STA, 22 October 2021 - The average gross pay in Slovenia in August stood at EUR 1,900, down 2.1% nominally and 2.2% in real terms compared to July. The average net wage was EUR 1,228, down 1.7% in nominal terms and 1.8% in real terms, the Statistics Office said on Friday.

The average gross pay in August was EUR 2,179 in the public sector and EUR 1,773 in the private sector, while the average net pay stood at 1,400 and 1,149, respectively.

The average gross pay in the public sector was 7% lower month-on-month, while it was up by almost 1% in the private sector, show the Statistics Office data.

The highest average gross pay in August was recorded in electricity, gas and steam supply, standing at EUR 2,864, while this sector also recorded the largest monthly increase at 8.5%. The largest decrease in gross wages (-16%) was recorded in education.

More on this data

22 Oct 2021, 13:29 PM

STA, 22 October 2021 - The Ljubljana Exhibition and Convention Centre is hosting its first fair after an interlude of a year and a half due to coronavirus. However, CEO Iztok Bricl says he does not expect business to get back to normal before the autumn next year.

The 51st iteration of the Nature-Health fair opened at Gospodarsko Razstavišče (GR) on Wednesday, the first such event after the 59th Home fair had to close a day early in March 2020 when the coronavirus epidemic was first declared.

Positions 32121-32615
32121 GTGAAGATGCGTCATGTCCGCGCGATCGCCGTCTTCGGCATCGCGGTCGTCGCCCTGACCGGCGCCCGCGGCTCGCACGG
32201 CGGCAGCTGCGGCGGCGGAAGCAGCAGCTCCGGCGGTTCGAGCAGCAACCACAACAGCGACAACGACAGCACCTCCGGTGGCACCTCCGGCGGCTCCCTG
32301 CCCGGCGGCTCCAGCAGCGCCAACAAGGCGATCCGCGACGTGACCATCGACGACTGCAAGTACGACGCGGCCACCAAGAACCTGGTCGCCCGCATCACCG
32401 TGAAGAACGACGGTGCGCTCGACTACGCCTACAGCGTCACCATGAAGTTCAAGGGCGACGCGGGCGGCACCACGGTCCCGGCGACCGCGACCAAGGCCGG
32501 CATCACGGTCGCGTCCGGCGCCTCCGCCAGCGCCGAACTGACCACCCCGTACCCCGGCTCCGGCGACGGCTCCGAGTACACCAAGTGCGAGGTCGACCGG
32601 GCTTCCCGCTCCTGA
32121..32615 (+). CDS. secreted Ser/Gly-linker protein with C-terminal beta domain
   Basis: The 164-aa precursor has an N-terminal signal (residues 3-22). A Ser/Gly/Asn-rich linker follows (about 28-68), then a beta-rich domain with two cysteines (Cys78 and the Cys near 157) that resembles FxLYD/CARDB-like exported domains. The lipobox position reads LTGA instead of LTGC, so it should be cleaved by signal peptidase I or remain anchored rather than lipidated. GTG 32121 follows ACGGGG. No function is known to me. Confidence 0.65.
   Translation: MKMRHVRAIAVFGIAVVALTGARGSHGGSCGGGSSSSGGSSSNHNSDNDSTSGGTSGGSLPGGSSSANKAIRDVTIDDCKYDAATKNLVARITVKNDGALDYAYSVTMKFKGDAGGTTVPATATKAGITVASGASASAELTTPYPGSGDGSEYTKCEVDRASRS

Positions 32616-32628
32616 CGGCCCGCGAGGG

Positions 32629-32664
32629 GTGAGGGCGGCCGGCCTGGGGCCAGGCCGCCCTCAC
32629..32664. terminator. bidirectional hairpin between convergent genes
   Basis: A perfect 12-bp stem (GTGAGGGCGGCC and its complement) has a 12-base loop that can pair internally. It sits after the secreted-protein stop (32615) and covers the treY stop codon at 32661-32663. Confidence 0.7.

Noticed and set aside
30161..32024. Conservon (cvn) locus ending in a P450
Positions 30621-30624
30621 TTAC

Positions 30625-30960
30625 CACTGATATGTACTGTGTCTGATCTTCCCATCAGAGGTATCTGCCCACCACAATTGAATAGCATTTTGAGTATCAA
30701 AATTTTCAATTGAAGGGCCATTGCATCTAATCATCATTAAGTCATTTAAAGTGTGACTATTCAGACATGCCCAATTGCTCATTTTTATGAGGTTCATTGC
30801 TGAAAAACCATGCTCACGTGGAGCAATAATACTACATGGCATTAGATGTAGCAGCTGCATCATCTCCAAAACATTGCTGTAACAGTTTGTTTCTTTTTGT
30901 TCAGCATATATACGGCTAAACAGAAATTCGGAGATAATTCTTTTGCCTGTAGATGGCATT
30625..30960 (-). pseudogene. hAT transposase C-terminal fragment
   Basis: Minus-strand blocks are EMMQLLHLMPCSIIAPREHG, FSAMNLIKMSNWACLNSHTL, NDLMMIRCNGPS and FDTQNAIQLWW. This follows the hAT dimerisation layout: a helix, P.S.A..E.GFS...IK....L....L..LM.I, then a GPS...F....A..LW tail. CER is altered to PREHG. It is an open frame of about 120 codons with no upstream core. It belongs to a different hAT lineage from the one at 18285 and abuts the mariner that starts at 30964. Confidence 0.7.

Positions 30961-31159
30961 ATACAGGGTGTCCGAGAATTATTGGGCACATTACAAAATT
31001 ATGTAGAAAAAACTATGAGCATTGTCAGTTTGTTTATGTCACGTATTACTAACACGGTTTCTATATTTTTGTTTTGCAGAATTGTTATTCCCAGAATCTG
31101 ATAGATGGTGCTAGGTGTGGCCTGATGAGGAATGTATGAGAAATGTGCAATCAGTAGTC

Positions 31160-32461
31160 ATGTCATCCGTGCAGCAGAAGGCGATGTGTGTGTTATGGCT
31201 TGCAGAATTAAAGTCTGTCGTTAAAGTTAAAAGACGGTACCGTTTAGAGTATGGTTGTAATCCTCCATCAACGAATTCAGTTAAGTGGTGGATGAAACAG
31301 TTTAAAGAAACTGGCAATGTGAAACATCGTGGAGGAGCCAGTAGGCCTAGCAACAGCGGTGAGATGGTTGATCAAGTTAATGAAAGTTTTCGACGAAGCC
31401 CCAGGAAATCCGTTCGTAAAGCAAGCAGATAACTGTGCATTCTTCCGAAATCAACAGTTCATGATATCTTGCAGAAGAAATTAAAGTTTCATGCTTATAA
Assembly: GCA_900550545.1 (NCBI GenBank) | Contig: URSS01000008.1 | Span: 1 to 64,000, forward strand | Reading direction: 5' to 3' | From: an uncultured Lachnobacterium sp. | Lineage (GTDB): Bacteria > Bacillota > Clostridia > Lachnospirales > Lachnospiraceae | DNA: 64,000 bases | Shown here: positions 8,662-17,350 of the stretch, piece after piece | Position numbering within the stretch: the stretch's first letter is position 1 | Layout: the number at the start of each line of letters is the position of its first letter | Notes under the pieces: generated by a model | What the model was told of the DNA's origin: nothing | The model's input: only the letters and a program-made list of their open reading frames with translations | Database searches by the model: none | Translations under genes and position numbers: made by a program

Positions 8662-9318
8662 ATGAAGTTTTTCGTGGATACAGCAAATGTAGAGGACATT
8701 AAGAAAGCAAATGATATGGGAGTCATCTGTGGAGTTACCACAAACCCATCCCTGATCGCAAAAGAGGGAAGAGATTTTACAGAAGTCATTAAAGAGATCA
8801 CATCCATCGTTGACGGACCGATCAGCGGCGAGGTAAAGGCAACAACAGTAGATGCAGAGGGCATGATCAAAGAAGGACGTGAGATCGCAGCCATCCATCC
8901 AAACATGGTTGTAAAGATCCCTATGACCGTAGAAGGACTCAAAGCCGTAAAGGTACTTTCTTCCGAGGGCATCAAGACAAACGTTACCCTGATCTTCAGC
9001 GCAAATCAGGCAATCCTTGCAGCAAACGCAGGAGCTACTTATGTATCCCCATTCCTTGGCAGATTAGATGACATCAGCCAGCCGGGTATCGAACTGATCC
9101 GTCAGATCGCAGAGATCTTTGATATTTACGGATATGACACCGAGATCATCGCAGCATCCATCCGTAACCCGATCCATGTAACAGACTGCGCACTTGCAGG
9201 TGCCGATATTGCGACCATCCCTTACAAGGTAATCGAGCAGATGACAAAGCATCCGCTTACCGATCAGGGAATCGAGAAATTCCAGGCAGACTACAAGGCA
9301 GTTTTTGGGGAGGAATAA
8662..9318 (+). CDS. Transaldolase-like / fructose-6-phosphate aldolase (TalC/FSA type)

"Nature-Health is our third largest fair. It's featuring 140 exhibitors and we've leased out over 2,500 square metres of exhibition space," Bricl has told the STA in an interview.

A bigger question is the turnout. "Realistically, I believe the visitor numbers will be halved. The recovered-vaccinated-tested rule being the condition to visit, we've organised free testing for the visitors," says Bricl.

November will see the 31st Ambient Ljubljana furniture fair with the construction fair Dom Plus, which make up the second largest fair at the Ljubljana fairgrounds. The largest one is Home, which is due back next March.

Lockdown measures have had a major impact on business. "We saw a decline of nearly 60% last year. We generated 2.6 million in revenue, which compares to roughly six million in the years before. We made half a million euro in loss in 2020."

The company had been doing very well in the years before Covid, in particularly after 2016. Half the revenue was generated by fairs and half by conventions and large events. Both divisions ground to a halt. The staff was thus cut back from 39 to below 30.